What is CBD oil - and can it help relieve stress and anxiety?

The benefits of CBD oil are thought to be numerous [Photo: Getty]
The benefits of CBD oil are thought to be numerous [Photo: Getty]

Words by Lydia Smith.

As of this month, medicinal cannabis products can now be legally prescribed to some patients in the UK, including to children with rare, severe forms of epilepsy.

While only specialist hospital doctors will be able to prescribe the products in a small number of cases, another form called CBD oil is readily available on the high street – and it’s gaining recognition for its beneficial impact on wellbeing.

CBD oil, also known as cannabidiol or cannabis oil, promises to provide relief from a number of medical problems from pain to depression and anxiety. So what exactly is it, and can it really help relieve stress?

CBD is a chemical compound known as a cannabinoid that can be found in the cannabis plant. It’s a naturally occurring substance which can be extracted and mixed with an oil – such as hemp oil derived from the seeds of the same plant – to create CBD oil. You can take it as drops you can put under the tongue, but can also be added to water, be used as a spray, taken as capsules or applied as a cream.

And while the cannabinoid called tetrahydrocannabidiol (THC) is psychoactive, CBD is not. It’s legal in the UK as long as it contains no more than 0.2% THC.

“CBD provides health benefits without causing a ‘high’ and is not addictive,” says Dr Sarah Brewer, medical director of Healthspan.

“Cannabidiol oil has direct effects on the endocannabinoid system in the brain, enhancing the effects of other brain chemicals, such as serotonin and anandamide, to reduce pain perception, relieve anxiety and stress, improve sleep and lift mood,” she explains. “CBD oil helps to promote general feelings of wellbeing, which often suffer in a world of hectic social and work schedules.”

Although it’s by no means a cure for stress, anxiety or depression, research has suggested it may help with the symptoms.

In 2011, a study found that when people with generalised social anxiety disorder were given 600mg of CBD oil before a public speaking test. The results showed those who took the oil experienced less anxiety, difficulty and discomfort during their speech, compared to those who took a placebo. Another 2016 study found CBD oil helped reduce anxiety and improve insomnia in a 10-year-old girl with post-traumatic stress disorder.

Christopher Smeaton, 33, who has a rare genetic condition called morquio syndrome, says he tried CBD oil for anxiety after going through a difficult time with health and work problems. The condition affects his joints, his bones and his mobility.

“It absolutely worked for me,” he says. “I bought some CBD oil skeptically after someone recommended it.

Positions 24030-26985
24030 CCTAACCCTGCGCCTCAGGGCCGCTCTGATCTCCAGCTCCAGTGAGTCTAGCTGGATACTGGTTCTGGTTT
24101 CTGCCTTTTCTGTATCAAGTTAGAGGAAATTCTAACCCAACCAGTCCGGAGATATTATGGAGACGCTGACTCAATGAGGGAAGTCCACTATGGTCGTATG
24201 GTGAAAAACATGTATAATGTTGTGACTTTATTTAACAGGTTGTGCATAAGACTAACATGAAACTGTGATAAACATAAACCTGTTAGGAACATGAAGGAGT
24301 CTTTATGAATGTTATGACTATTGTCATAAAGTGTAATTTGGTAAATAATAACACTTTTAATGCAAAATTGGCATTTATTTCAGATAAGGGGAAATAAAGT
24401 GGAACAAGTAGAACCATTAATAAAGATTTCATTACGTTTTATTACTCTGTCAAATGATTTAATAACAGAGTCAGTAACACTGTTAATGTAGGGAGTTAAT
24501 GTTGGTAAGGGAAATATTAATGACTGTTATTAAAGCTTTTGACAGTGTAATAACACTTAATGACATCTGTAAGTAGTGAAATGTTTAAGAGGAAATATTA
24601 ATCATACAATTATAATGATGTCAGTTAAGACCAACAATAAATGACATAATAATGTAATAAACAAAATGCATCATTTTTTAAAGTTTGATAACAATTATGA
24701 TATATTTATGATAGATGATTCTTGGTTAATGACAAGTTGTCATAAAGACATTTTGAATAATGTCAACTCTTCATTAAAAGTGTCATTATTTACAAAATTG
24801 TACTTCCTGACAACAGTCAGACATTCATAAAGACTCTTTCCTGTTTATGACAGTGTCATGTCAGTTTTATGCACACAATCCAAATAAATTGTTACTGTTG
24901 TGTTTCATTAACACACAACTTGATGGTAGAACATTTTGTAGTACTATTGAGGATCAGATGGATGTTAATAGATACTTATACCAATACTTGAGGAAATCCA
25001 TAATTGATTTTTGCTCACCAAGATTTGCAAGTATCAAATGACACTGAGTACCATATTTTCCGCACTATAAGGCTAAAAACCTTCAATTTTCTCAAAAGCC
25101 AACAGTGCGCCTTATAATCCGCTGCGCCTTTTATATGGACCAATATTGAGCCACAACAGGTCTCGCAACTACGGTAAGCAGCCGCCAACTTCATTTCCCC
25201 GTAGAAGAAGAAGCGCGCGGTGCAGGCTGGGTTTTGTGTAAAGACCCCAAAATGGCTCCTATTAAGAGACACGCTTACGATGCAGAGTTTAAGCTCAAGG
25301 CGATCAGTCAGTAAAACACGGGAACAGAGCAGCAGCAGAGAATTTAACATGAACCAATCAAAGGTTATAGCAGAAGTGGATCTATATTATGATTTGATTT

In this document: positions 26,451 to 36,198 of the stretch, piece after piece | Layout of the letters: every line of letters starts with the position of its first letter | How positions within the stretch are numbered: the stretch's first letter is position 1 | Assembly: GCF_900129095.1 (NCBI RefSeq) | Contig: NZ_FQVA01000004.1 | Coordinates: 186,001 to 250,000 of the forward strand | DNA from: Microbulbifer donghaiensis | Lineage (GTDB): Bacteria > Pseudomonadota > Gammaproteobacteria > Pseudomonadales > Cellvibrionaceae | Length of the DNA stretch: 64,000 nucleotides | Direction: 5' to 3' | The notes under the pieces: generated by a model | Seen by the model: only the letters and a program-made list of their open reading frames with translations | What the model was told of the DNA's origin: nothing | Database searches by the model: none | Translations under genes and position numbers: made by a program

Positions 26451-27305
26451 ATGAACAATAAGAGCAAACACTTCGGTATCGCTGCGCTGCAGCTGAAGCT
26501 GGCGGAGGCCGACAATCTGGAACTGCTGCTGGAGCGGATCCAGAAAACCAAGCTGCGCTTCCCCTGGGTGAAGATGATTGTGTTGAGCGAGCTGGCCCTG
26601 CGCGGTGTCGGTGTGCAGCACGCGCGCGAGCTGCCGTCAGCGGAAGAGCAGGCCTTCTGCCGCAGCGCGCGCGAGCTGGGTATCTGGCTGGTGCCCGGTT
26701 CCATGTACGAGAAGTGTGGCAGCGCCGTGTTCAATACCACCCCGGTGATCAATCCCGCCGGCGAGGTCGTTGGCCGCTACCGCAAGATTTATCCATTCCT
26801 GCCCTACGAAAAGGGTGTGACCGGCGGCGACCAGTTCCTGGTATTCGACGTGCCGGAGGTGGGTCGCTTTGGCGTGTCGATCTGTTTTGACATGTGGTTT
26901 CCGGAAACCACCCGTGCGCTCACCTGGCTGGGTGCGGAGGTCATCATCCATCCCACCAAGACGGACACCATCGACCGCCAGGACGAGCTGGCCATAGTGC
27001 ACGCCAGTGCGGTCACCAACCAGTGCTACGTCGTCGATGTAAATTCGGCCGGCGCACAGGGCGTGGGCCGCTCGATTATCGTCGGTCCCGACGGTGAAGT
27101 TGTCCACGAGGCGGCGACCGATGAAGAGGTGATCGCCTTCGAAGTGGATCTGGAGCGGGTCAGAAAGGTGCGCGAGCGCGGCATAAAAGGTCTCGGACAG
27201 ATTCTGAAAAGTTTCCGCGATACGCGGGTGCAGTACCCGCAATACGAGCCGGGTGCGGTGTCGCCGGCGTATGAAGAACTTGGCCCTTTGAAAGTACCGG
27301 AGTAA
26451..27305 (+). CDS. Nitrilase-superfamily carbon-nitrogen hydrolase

“I felt my sleep dipped back into a natural rhythm, and the little things didn’t seem like such huge obstacles anymore.”

CBD has also been touted as a supplementary treatment for a number of different health conditions. Multiple studies have examined the link between cannabidiol and pain relief, which is believed to be down to its ability to reduce inflammation and interact with neurotransmitters.

“Cannabidiol is also a popular treatment for insomnia, and promotes refreshing REM sleep to reduce excessive daytime sleepiness,” Dr Brewer says. “It is particularly helpful for sleep disorders in people with neurological conditions such as Parkinson’s disease.”

“One of the biggest motivators for taking CBD oil is for help with muscle and joint pain – problems that, if left untreated, can greatly affect your quality of life. CBD hemp extracts are antioxidant and have anti-inflammatory effects on joints, to help reduce pain and stiffness.”

Some cannabis-based pharmaceutical drugs are already licensed for prescription in the UK, although only for specific uses. Sativex, which has been available in the UK since 2010, uses both CBD and THC to treat spasticity in multiple sclerosis, for example. This year, Epidiolex became the first cannabis-based medication to be approved in the US to treat rare forms of epilepsy.

It’s important to note, though, that there’s a big difference between the high doses of CBD used in pharmaceutical drugs and the dietary supplements available in shops.

Still, it’s clear there is a huge market for CBD – which is being sold in a range of products, from skincare to craft beers. Even drinks giant Coca Cola is considering introducing beverages infused with the substance to help ease problems such as inflammation, pain and cramps.

According to the cannabis/legal marijuana market analysts firm Hemp Business Journal, the market for CBD is estimated to grow to $2.1 billion by 2020 – a huge jump from $202 million in 2017.

So, are there any drawbacks? While some research suggests it can help support health and wellbeing, larger, more long-term studies are needed. In 2017, a review of studies found that “some important toxicological parameters are yet to be studied”, such as whether CBD has an impact on hormones.

Experts also don’t recommend that cannabidiol should be used instead of conventional medication. And although most CBD oil users don’t experience negative effects, any treatments – natural or not – can carry side effects, such as nausea and digestive problems.

“If you are taking any prescribed medication, always check with your doctor before starting CBD as interactions can occur which could affect the absorption and effectiveness of your medicine,” Dr Brewer warns.

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